But some of them look cool, they are in fun games, and... I dunno. As was said in the original post, once they are taken out of context, their appeal is lacking, IMO. But how often do you see them out of context?
@ploot Yeah, I was thinking about those Mario and Zelda cartoons. And the Mario movie. I never even considered watching that stuff. I did see an ep of the CG Donkey Kong Country show, though. Or maybe I just dreamed that up?
As far as the appeal of Luigi, I think a lot of us filled-in-the-blanks on him back when we were kids. Sure, the games never developed a personality for him, but you could infer a lot. He was sort of the underdog. Overshadowed by his famous brother, he's player 2, his name isn't in the title, his picture isn't on the box, The Princess probably has no interest in him, etc. - and underdogs particularly appeal to kids, probably because kids feel like underdogs a lot of the time. Same reason there was a mini-riot amongst schoolchildren when Pluto got degraded as a planet. Pluto has no personality, obviously, and its qualification as a planet is really an unemotional, scientific matter. Yet school kids felt like that ball of ice floating through space was being punished simply for being small. So I think that proves kids relate to small, quiet things. Whether its truly logical or not, I think that desire to see the underdog succeed is why a lot of us started to root for Luigi.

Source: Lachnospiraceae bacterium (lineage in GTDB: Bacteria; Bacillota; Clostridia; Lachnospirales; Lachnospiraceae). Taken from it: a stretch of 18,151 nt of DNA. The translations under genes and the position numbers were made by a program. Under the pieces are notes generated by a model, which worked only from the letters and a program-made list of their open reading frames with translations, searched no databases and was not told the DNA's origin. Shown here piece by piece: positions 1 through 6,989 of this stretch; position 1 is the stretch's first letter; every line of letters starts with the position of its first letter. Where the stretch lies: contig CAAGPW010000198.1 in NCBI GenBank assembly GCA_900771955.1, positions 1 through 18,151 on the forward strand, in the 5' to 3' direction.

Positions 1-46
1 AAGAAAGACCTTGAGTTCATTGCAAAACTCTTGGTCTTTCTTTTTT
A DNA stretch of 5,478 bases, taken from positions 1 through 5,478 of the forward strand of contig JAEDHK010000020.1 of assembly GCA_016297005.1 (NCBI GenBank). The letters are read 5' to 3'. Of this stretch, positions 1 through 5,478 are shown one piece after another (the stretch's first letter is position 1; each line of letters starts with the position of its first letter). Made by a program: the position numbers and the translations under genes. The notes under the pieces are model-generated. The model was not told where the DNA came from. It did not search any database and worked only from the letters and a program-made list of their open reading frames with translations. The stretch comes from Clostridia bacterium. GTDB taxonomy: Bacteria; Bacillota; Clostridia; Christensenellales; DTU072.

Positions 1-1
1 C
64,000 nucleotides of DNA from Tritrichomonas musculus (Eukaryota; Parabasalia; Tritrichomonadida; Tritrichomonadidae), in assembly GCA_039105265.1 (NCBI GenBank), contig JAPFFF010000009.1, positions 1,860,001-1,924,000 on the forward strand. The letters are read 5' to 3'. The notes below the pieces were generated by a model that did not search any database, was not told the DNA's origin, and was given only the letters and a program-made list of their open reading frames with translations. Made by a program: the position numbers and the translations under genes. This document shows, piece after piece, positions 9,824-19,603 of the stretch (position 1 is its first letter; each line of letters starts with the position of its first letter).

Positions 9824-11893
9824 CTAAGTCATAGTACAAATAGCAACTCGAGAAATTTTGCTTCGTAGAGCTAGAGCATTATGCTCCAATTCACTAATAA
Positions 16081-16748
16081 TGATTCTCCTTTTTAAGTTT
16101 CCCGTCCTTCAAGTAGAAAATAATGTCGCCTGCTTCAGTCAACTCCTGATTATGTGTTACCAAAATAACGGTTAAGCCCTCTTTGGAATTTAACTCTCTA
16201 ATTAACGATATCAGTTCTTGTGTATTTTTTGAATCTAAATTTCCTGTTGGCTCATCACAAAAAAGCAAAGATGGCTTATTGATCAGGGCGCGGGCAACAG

For the main topic, I guess it depends on what you mean by caring. Do I think Mario has much of a personality? Do I care about what he thinks, dreams and feels? Of course not. In those respects, he's absolutely a cipher. Cellophane-flat. A cartoon. A mass of pixels. And yet he does have a few definable traits that I admire - endless determination, loyalty and enthusiasm, in particular.
But, more importantly for me, he simply represents all the hours of entertainment Mario games have given me over the years. Even just a drawing of the character (removed from context, let's say) engenders a great deal of goodwill from me, not because Mario is particularly compelling as a fully-realized character but because he's a great reminder of all those happy hours of gaming. I think that's enough to make me care about him.
EDIT: Oh, and here's that picture of Doctor Wario again, because it's awesome and proves Nintendo characters taken out of context are still rad.
Personally, I think Nintendo's characters are similar to iconic cartoons like the Disney and Looney Tunes bunch, Popeye, Bluto, Olive Oyl, etc. They have a few definite personality traits and you can infer a pretty strong amount just from that. I actually consider this a lot when making comics, and there really is a ton to work with.